RYAN: Donald Trump won it fair and square, clearly and convincingly, but the fact that a foreign government tried to meddle in another government's elections is wrong. And so I do think sanctions are called for. I think we have to step up our game with respect to confronting Russia.

JOHNS: The House speaker vowing there won't be mass deportations for millions of undocumented immigrants.

RYAN: I'm here to tell you in Congress it's not happening. Secure the border, and the people who are violent criminals, repeat offenders who keep coming back in, we have got to focus on that.


JOHNS: And you saw right there Speaker Ryan says the replacement measure when it's all said and done should be passed simultaneously with the bill to repeal Obamacare. Vice president elect Mike Pence has said a draft of the replacement would be available in 30 to 60 days. In talking with lawmakers, though, the possibility exists there could be a number of incremental bills and not just one umbrella bill. Alisyn and Chris?

[08:05:12] CUOMO: All right, Joe, this is one of those things where people are going to have to do what they like to do the least, homework. You're going to have to read. This is so complex. If you care about this issue, you've got to research it.

More of Donald Trump's cabinet nominees will be in the confirmation hot seat next week, but many of the president-elect picks were contradicting his views in their hearings this week. CNN's Sunlen Serfaty live on Capitol Hill with more. Sunlen?

SUNLEN SERFATY, CNN CORRESPONDENT: Good morning to you, Chris. The president-elect this morning is pushing back on all the daylight that emerged between him and his cabinet nominees at their confirmation hearings this week, trying to frame it as a good thing. The president-elect tweeting that he wants his nominees "to be themselves and express their own thoughts, not mine." And on Capitol Hill that is certainly what we saw many of these nominees do.


SERFATY: In the first week of confirmation hearings for key members of Donald Trump's cabinet, his nominees breaking from some of his biggest campaign promises and policies, like the president-elect's soft stance on Russia.

TRUMP: If Putin likes Donald Trump, I consider that an asset.

SERFATY: Trump's nominees for defense secretary and secretary of state taking a more adversarial stance.

JAMES MATTIS, DEFENSE SECRETARY NOMINEE: I would consider the threats to start with Russia.

REX TILLERSON, NOMINEE FOR SECRETARY OF STATE: We're not likely to ever be friends.

SERFATY: If confirmed Rex Tillerson would become America's top diplomat, but he says he hasn't even spoken with Trump about Russia.

ROBERT MENENDEZ, (D) NEW JERSEY: I would have thought Russia would be at the very top considering the actions that have taken place. Did that not happen?

TILLERSON: That has not occurred yet, senator.

MENENDEZ: That's pretty amazing.

SERFATY: After months of doubting the conclusions of U.S. intelligence, Trump now believes Russia was the culprit.

TRUMP: I think it was Russia.

SERFATY: CIA director Mike Pompeo says Russian cyber hacker is going to need a robust response.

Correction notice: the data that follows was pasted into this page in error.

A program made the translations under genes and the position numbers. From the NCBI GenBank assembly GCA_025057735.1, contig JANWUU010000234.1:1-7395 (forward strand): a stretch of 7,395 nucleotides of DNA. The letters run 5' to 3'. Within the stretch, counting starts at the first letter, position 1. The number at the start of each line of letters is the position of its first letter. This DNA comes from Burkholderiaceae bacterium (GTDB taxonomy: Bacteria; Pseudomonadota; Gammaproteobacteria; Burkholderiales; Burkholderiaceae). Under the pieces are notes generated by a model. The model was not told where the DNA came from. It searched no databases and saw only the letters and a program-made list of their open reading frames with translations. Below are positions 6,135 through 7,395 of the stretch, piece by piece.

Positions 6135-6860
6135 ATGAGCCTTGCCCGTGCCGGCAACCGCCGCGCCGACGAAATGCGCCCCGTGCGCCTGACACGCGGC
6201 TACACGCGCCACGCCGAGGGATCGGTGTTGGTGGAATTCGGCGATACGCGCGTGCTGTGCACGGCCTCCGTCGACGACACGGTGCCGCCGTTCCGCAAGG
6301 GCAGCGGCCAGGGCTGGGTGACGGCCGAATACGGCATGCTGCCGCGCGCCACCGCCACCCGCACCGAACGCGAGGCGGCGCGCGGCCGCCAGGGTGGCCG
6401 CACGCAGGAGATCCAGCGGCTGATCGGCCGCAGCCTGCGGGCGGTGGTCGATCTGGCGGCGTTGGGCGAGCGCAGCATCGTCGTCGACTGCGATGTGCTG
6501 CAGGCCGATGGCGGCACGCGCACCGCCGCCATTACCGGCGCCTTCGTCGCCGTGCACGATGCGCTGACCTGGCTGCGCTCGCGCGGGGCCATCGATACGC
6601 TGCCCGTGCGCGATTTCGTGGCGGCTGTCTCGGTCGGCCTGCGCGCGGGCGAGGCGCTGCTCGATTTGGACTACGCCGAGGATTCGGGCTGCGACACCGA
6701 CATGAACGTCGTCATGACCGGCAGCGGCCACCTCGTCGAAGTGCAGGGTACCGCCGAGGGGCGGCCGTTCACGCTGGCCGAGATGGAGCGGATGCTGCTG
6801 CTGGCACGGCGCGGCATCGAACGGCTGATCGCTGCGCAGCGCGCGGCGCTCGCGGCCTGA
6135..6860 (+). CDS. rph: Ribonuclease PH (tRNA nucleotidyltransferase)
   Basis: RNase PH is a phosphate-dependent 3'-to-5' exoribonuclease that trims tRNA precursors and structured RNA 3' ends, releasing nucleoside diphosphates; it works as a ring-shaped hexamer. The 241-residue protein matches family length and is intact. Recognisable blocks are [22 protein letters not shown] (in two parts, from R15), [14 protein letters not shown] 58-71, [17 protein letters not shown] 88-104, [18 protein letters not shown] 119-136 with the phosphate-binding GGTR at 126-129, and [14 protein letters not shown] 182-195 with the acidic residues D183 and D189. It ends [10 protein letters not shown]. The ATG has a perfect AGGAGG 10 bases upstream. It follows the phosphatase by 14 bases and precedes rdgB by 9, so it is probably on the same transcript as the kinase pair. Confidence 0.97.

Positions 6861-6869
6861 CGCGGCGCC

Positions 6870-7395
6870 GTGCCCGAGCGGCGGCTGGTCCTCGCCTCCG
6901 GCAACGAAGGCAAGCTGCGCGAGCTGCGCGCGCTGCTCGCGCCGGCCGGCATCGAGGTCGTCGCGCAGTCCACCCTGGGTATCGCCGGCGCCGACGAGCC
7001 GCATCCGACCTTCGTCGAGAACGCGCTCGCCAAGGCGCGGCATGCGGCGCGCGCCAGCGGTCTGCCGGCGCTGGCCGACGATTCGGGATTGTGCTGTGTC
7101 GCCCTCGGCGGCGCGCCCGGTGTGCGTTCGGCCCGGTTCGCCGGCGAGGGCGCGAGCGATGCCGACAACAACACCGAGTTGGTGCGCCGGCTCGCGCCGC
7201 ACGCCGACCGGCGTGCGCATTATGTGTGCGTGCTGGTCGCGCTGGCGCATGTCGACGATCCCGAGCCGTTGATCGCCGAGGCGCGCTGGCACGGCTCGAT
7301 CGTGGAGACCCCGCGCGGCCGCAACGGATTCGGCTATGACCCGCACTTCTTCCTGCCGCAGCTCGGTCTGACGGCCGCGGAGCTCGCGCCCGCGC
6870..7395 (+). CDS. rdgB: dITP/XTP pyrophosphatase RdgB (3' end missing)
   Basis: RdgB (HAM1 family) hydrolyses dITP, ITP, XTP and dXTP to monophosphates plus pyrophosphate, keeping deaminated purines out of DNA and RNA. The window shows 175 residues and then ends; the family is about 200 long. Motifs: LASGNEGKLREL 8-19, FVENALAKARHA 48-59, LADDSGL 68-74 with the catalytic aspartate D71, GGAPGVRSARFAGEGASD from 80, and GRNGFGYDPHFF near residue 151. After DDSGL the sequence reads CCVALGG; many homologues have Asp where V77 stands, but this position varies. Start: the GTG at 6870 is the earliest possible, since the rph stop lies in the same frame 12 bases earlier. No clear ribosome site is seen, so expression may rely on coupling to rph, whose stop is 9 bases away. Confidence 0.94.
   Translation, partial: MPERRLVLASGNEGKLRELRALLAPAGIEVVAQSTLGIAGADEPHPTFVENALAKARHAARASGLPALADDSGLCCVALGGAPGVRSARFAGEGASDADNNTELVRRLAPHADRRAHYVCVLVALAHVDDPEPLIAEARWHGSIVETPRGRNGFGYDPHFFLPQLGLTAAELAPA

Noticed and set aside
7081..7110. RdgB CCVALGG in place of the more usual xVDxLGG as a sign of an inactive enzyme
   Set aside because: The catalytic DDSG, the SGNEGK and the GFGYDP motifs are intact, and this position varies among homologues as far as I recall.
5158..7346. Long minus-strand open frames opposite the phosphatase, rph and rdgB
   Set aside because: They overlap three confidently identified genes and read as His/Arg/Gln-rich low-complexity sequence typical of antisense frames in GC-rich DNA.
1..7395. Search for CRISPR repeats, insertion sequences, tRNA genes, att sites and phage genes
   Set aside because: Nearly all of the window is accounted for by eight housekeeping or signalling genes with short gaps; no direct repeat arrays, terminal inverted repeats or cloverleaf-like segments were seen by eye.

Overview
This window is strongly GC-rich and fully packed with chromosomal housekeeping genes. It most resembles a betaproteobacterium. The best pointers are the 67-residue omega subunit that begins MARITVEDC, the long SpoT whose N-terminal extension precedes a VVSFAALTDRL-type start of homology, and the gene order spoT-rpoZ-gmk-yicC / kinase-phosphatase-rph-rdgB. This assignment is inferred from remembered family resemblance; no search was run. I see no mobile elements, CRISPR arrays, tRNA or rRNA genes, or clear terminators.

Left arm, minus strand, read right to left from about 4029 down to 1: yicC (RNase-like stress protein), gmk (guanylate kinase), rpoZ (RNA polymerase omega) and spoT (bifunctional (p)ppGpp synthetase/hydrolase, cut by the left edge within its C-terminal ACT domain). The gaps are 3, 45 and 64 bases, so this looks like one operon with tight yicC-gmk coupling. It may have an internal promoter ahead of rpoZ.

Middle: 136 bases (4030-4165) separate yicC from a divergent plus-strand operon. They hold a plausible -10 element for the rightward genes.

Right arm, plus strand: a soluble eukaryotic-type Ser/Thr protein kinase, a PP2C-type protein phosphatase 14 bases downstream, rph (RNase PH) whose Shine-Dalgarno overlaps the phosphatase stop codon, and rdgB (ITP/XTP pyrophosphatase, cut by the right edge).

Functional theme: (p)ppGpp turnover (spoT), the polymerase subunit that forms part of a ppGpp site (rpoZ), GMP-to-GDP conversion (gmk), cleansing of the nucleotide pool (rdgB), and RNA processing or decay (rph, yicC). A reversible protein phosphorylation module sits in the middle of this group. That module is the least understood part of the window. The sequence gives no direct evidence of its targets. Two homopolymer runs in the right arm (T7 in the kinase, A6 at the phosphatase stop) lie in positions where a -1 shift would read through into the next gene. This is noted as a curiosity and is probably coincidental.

MIKE POMPEO, CIA DIRECTOR NOMINEE: This was an aggressive action taken by the senior leadership inside of Russia, and America has an obligation and the CIA has a part of that obligation to protect that information.

SERFATY: Some appointees also breaking for Trump's call to bring back legal interrogation tactics.

TRUMP: Would I approve waterboarding? You bet your ass I'd approve it.

SEN. JEFF SESSIONS, ATTORNEY GENERAL NOMINEE: Absolutely improper and illegal.

POMPEO: Absolutely not.

GEN. JOHN F. KELLY, NOMINEE FOR SECRETARY OF DHS: I don't think we should ever come close to crossing the line that is beyond what we as Americans would expect to follow in terms of interrogate techniques.

SERFATY: His promise to build a wall on the U.S./Mexico border.

TRUMP: We're going to build a wall.

KELLY: A physical barrier in itself will not do the job. It has to really be a layered defense.

SERFATY: And Trump's vow during the campaign to temporarily ban all Muslims entering the U.S.

SESSION: I have no belief and do not support the idea that Muslims as a religious group should be denied admission to the United States.

KELLY: I don't think it's ever appropriate to focus on something like religion as the only factor.

TILLERSON: I do not support targeting any particular group.


SERFATY: And next week will be another big week up here on Capitol Hill for the incoming Trump administration. Seven confirmation hearings at this time scheduled for Trump's pick for interior, education, commerce, EPA, health and human services, energy, and his pick for ambassador to the U.N. Alisyn?

CAMEROTA: OK, Sunlen, thank you for all of that.

FBI Director James Comey under new scrutiny this morning for his handling of Hillary Clinton's e-mail investigation. The Justice Department internal watch dog launching an investigation into the Clinton e-mail probe. This morning, the "Wall Street Journal" is calling for Director Comey to resign. CNN's justice correspondent Evan Perez is live in Washington with more. What have you learned, Evan?

EVAN PEREZ, CNN JUSTICE CORRESPONDENT: The FBI director's job is designed to remain above the political fray but Jim Comey in his fourth year of a 10-year term is taking a lot of political fire. And now he's also facing a new Justice inspector general inquiry for his handling of the investigation of the Hillary Clinton e-mail server.